Date of Original Version
Most migrating birds accumulate lipid stores as their primary source of energy for fueling long distance flights. Lipid stores of birds during migration are composed of mostly unsaturated fatty acids; whether such a fatty acid composition enhances exercise performance of birds is unknown. We tested this hypothesis by measuring metabolic rate at rest and during intense exercise in two groups of red-eyed vireos, a long-distance migratory passerine, fed either a diet containing 82% unsaturated fat (82%U), or one containing 58% unsaturated fat (58%U). Vireos fed the 82%U diet had fat stores containing (77%) unsaturated fatty acids, whereas vireos fed the 58% U diet had fat stores containing less (66%) unsaturated fatty acids. Blood metabolites measured prior to and immediately following exercise confirmed that vireos were metabolizing endogenous fat during intense exercise. Mass-specific resting metabolic rate (RMR) was similar for vireos fed the 58%U diet (2.75±0.32 ml O2 g–1 h–1) and for vireos fed the 82%U diet (2.30±0.30 ml O2 g–1 h–1). However, mass-specific peak metabolic rate (MRpeak) was 25% higher in vireos fed the 58%U diet (28.55±1.47 ml O2 g–1 h–1) than in vireos fed the 82%U diet (21.50±1.76 ml O2 g–1 h–1). Such whole-animal energetic effects of fatty acid composition of birds suggest that the energetic cost of migration in birds may be affected by the fatty acid composition of the diet.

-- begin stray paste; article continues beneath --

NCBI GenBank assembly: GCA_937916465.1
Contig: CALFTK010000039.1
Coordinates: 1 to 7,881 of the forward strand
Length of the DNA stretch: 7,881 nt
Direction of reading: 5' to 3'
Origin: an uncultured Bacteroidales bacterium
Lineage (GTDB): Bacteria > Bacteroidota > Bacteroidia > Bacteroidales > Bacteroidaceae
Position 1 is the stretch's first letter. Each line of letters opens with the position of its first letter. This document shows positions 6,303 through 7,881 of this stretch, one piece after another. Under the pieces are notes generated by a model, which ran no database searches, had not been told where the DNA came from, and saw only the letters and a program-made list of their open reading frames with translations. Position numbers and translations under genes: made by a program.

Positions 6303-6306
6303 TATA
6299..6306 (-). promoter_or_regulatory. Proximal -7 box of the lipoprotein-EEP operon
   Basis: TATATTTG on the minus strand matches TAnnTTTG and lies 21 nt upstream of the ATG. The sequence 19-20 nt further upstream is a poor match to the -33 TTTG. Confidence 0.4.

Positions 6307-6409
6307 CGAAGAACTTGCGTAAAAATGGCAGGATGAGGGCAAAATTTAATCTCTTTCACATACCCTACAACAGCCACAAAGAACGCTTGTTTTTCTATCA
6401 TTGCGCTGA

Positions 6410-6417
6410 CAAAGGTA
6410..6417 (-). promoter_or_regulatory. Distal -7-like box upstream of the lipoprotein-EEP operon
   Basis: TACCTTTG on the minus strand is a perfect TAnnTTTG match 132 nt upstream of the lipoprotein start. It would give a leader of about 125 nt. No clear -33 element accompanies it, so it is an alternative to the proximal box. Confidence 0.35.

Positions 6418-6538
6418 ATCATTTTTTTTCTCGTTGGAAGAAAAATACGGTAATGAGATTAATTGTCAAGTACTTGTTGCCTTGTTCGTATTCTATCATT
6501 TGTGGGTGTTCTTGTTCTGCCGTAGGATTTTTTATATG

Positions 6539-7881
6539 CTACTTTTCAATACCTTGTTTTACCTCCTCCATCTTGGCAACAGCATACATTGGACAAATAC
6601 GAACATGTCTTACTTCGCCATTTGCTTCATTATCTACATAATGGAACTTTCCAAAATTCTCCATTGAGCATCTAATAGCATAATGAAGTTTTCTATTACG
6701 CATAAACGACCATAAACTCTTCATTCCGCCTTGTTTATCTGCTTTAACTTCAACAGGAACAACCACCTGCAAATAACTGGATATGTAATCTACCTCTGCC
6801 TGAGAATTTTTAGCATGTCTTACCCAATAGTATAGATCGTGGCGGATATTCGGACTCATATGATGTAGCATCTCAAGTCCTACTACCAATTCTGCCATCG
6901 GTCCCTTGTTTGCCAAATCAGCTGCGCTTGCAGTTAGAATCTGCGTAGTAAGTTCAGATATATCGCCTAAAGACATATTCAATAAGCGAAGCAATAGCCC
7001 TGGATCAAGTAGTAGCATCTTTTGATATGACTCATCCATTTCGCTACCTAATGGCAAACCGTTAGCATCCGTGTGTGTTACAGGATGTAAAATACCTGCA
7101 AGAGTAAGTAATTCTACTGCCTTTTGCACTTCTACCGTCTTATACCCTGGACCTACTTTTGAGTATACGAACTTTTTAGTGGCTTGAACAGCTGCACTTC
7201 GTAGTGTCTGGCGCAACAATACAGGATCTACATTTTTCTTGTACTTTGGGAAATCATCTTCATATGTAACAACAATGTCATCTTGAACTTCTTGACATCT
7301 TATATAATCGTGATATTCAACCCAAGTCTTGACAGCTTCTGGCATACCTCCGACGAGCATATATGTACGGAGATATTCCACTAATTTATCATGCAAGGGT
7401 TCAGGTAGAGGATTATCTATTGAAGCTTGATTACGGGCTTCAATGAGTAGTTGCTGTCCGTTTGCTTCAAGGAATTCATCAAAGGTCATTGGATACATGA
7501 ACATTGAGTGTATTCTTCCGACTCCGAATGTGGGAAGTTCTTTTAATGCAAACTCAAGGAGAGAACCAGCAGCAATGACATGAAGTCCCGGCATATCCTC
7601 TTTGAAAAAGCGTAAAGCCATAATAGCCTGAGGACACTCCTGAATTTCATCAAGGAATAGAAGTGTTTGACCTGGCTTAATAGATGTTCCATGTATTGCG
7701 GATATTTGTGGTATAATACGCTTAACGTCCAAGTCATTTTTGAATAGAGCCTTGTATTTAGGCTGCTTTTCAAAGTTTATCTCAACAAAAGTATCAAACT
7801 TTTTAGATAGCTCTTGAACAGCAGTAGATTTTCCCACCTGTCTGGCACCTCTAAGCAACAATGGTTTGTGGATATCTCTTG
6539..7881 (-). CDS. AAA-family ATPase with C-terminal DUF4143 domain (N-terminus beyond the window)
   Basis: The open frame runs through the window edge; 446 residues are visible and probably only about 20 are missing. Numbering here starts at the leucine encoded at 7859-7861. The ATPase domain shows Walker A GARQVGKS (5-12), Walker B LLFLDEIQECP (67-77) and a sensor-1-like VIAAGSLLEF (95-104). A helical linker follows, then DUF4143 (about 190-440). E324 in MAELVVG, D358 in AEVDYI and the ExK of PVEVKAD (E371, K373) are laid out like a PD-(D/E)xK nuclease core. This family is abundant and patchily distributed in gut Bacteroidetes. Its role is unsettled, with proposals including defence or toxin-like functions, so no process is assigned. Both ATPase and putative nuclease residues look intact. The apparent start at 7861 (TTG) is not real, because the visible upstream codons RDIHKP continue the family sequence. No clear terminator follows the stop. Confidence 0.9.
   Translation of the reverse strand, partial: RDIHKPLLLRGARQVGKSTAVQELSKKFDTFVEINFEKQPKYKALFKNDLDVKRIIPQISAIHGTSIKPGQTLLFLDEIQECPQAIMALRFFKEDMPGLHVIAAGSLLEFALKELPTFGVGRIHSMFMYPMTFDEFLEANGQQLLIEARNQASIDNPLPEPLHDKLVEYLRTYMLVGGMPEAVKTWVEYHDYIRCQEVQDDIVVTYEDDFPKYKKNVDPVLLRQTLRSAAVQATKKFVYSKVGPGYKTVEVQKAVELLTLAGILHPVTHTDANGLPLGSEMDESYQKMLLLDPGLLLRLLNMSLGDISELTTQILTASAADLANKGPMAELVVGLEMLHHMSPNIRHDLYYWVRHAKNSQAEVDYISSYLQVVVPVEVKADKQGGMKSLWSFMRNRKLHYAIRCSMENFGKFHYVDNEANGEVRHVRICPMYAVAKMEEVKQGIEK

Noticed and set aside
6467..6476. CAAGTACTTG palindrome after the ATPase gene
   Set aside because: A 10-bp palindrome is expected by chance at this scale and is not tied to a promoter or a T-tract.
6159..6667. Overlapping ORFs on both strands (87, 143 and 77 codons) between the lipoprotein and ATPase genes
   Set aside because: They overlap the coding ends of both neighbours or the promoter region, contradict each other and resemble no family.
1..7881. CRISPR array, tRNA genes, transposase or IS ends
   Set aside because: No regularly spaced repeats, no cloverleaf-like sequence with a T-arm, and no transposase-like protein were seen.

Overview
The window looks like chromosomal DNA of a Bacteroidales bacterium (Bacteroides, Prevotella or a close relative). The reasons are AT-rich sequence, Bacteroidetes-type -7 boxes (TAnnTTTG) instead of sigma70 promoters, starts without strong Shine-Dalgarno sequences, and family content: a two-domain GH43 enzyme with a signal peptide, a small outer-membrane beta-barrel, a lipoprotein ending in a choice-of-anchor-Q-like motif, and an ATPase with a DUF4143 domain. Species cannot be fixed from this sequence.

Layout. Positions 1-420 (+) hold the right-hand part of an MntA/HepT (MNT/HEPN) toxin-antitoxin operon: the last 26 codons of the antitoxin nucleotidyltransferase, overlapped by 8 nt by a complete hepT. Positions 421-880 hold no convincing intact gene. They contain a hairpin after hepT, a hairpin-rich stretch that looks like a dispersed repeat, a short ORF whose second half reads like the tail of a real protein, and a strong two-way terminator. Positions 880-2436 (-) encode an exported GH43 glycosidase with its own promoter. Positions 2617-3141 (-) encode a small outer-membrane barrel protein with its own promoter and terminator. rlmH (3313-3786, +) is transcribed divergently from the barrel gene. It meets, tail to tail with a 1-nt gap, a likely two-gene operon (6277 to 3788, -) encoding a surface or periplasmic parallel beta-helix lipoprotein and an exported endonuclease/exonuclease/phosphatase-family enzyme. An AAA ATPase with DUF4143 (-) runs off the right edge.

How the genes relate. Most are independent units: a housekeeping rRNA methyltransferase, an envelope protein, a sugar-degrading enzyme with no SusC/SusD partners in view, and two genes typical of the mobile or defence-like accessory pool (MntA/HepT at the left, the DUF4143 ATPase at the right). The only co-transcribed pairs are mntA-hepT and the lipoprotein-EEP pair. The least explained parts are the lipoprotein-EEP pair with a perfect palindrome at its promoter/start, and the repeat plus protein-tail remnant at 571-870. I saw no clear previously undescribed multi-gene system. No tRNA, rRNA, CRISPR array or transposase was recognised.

Pierce, B. J., McWilliams, S. R., O'Connor, T. P., Place, A. R., & Guglielmo, C. G. (2005). Effect of dietary fatty acid composition on depot fat and exercise performance in a migrating songbird, the red-eyed vireo. Journal of Experimental Biology, 208, 1277-1285. doi: 10.1242/jeb.01493
Available at: http://dx.doi.org/10.1242/jeb.01493